Taiwan: China have ability for ‘full scale invasion’ by 2025 says expert
And Barbara Keleman has warned if China does opt to make a move, it will do so when at a time when nobody is expecting it, in order to seize the initiative. Ms Keleman, Associate and the lead intelligence analyst for Asia at security intelligence firm Dragonfly, was speaking at a time of heightened tension between China and the West over the disputed island. Earlier this month China sent at least 38 planes across the median line running down the Taiwan Strait which serves as a de facto border between Taiwan and the mainland.
Ms Keleman suggested while China would be reluctant to attempt a full-scale invasion of Taiwan itself, outlying islands could represent much easier targets.
She told Express.co.uk: “When it comes to islands, it’s around a few dozen of them that Taiwan controls.
“You can practically divide between those that are near the South China Sea and then the offshore islands, which are very close to the Chinese mainland.”
She explained: “In my view, I think the Kinmen islands are probably the most vulnerable because they are only a few miles from the Chinese mainland.
Some of them used to be part of Fujian province, and also if you look at the population, their view towards mainland China seems to be much more positive than if you look at Taiwan itself.
“So, in that regard China would probably also have that advantage when attacking those.”
Xi Jinping may test the resolve of Joe Biden, said Barbara Keleman
Taiwanese military drills
In terms of the defendability of the Kinmen islands Ms Keleman said while the Taiwanese army still carried out military exercises, realistically speaking, without the help of foreign powers, it would be almost impossible to prevent a Chinese takeover.”
As for how China would go about it, Ms Keleman suggested President Xi would just need to deploy a few ships, and even if force was required, she questioned whether the West would “go to war over a small island”.
She added: “It’s really just the question of how much would China be willing to risk that this could escalate into kinetic conflict, or some other type of conflict.”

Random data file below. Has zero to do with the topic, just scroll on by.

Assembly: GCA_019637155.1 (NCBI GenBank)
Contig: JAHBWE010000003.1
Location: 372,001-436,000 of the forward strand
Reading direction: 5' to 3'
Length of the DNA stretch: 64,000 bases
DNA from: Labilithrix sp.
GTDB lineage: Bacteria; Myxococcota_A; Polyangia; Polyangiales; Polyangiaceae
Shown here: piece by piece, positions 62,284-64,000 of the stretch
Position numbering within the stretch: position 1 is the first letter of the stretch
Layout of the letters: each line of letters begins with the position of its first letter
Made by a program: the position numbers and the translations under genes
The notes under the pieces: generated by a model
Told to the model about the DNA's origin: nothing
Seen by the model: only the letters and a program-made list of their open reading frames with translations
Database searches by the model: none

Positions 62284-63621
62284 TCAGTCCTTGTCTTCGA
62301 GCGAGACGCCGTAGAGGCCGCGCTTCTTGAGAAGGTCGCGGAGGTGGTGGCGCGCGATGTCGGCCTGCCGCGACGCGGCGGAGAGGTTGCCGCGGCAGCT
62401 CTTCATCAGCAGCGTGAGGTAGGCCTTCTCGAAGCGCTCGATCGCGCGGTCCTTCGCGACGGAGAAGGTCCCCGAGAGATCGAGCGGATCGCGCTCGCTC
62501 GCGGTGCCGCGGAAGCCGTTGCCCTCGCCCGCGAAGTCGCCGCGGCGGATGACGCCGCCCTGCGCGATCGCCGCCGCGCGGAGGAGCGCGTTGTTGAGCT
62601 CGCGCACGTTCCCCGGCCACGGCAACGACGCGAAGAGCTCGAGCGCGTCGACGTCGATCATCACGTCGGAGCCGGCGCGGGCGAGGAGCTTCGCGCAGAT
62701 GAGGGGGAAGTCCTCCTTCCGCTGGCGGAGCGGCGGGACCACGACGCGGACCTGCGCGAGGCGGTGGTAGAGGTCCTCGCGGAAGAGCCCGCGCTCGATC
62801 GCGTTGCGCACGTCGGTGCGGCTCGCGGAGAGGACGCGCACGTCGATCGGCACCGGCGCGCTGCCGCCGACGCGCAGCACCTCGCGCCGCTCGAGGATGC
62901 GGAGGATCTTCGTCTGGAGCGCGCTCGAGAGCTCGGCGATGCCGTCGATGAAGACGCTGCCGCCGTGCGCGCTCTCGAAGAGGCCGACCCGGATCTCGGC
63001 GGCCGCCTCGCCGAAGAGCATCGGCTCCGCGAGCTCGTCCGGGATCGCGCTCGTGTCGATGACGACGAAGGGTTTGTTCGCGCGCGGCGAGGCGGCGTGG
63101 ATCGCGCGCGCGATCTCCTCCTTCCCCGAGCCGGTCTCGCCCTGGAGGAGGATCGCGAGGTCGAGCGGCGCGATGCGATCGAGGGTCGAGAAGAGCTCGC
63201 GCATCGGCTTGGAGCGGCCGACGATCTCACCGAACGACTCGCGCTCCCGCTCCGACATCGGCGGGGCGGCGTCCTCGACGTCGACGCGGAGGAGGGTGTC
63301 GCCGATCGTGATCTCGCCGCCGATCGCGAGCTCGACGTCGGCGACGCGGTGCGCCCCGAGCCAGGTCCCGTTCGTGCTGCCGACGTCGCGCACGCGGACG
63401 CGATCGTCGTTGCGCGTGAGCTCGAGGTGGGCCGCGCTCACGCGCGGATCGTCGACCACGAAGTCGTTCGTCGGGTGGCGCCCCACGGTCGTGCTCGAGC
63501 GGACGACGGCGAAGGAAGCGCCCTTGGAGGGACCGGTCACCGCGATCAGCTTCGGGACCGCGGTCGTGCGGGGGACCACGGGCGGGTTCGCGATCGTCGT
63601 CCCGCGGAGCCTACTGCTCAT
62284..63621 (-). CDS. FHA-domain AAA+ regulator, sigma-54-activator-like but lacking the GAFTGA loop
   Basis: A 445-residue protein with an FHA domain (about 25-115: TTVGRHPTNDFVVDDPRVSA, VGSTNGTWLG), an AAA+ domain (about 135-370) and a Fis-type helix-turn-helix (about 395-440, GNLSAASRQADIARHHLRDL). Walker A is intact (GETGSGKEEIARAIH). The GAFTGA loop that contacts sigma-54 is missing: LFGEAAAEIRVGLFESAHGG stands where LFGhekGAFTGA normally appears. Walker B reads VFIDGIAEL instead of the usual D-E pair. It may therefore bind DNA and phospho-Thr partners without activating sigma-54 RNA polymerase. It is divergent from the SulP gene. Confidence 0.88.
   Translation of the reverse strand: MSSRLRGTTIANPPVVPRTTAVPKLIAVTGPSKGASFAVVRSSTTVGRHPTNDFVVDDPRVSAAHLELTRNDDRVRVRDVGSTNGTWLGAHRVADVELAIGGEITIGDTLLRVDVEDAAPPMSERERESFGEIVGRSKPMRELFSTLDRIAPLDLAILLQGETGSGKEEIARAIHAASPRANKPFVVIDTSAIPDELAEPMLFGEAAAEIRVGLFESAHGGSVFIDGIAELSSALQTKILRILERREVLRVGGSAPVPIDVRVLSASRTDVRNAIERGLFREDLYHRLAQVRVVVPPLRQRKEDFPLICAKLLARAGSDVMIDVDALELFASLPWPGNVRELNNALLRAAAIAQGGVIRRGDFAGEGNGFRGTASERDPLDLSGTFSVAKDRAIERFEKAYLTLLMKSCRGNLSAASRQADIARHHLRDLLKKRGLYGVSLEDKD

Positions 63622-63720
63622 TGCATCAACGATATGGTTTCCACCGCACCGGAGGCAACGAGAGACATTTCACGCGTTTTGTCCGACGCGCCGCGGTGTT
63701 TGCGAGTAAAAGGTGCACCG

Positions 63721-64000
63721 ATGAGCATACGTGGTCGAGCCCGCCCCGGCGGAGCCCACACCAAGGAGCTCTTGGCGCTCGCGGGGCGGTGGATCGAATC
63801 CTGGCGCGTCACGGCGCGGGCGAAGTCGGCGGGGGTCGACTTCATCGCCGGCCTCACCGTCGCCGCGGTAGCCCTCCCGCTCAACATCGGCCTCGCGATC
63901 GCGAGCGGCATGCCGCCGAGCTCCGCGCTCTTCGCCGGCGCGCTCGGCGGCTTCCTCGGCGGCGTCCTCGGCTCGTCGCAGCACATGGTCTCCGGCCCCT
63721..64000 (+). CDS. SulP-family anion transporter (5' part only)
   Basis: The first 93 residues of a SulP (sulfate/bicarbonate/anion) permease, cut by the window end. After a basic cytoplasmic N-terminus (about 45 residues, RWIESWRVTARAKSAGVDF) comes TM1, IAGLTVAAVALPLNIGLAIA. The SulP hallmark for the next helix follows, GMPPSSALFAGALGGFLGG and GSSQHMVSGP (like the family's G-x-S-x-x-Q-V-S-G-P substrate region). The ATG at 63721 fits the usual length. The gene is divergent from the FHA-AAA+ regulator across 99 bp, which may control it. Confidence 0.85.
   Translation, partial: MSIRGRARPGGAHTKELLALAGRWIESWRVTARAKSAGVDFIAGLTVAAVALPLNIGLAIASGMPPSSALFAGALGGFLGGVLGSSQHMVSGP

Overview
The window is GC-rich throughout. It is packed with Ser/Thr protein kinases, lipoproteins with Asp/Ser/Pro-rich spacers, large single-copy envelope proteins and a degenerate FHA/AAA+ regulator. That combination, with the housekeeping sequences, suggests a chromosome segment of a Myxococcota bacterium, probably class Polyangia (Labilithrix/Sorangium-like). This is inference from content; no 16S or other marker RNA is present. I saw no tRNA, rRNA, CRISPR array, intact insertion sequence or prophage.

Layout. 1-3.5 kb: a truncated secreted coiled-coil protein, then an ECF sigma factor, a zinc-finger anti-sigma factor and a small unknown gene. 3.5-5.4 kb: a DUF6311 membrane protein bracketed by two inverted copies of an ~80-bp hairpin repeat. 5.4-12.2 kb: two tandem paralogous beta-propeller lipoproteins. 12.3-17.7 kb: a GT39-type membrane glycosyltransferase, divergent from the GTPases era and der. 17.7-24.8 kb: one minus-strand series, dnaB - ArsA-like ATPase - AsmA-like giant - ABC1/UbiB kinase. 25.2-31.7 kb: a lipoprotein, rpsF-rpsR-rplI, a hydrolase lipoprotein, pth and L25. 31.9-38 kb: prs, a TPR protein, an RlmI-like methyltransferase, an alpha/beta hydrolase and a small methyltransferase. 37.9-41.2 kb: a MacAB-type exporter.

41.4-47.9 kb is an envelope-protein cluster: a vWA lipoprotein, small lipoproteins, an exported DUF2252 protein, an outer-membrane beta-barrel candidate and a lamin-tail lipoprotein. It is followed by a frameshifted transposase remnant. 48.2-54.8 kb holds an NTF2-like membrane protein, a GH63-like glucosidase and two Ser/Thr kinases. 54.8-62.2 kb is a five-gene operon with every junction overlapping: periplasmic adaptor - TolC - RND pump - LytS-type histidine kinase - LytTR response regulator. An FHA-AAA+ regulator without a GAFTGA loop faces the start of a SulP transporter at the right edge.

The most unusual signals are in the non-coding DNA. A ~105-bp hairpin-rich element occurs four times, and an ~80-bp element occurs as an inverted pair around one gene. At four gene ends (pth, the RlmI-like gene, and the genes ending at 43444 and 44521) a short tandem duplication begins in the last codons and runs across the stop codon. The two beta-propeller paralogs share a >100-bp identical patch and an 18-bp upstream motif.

Referring to the potential for China to act in response to so-called Freedom of Navigation operations through the Taiwan Strait by US Naval ships in recent months, Ms Keleman said: “I suppose that could be provoked by for example the US or other Western countries taking what China perceives as an aggressive approach.
“If you look at the agreement between US and China with respect towards Taiwan, I suppose China right now sees some of those steps as crossing the line from their perspective, so taking such an aggressive stance would be a signal to Washington that they shouldn’t really try to change their stance towards Taiwan.
“If you look at the 95/96 Taiwanese Strait crisis, China did something similar.
An undated handout photo made available by the Taiwan Ministry of National Defence
“They were firing ballistic missiles ahead of the elections when the independence support was really rising, and this was a way of saying that, you know, you have to calm down because otherwise this is not going to end well.”
Taiwan Defence Minister Chiu Kuo-Cheng last week suggested China could launch an invasion of Taiwan by 2025 – but Ms Keleman was less convinced, despite Xi’s recent fiery rhetoric on the subject, which she argued was partly aimed at a domestic audience.
She said: “I think in terms of Taiwan and military strategy, I don’t think that he would be able to militarily invade Taiwan anytime soon – even if we talk about 2025, I think that there are still high costs for this scenario.
“And at the moment there are so many pressures on China, whether you could look at energy outages, whether it’s the real estate market, you know, so there’s definitely domestic elements in it.”
She explained: “I think that all this pressure is a part of a long-term hybrid strategy of just building this psychological effect on Taiwan.
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Tsai Ing-wen, Taiwan’s President
Incursions into Taiwan’s airspace this year
“They are trying to establish this narrative in the international arena that this is on the horizon where at one point they will try to unify with Taiwan.”
Nor should the West overlook the cult of personality building up around Xi, widely seen as China’s most powerful leader since Mao Zedong.
Ms Keleman said: “This strategy is personally tied to Xi Jinping himself, who is much more assertive than any other leaders prior to him.
“And then there is the risk that he would try to do something more aggressive.
“Not going to war, but as I said, trying to seize some of the islands, you know, just to provoke a crisis.”
South China Sea and Taiwan mapped
The chief risk lay in the consequent potential for provoking a crisis unintentionally, which would then be difficult to contain, she stressed.
She explained: “I think accidental flare up is probably the best way to describe it.
“I think that the whole US strategy is based on the fact that it is unclear whether they will actually come to help Taiwan.
“It is unpredictable. On the other hand, you still have direct communication between the US.
“But I would say based on what China’s military strategy is, in my view, if something’s going to happen, it’s going to happen when no one expects it.
China’s military strength in numbers
“And they will act first, because they want to have the advantage of acting rather than reacting.”
Regular submarine operations, which China conducts in the South China Sea, would be one way in which China could up the ante, she pointed out.
She said: “Once you have submarines in there, it’s going to be a huge issue.
“So that’s one of those indicators where you can really see dangers building up.”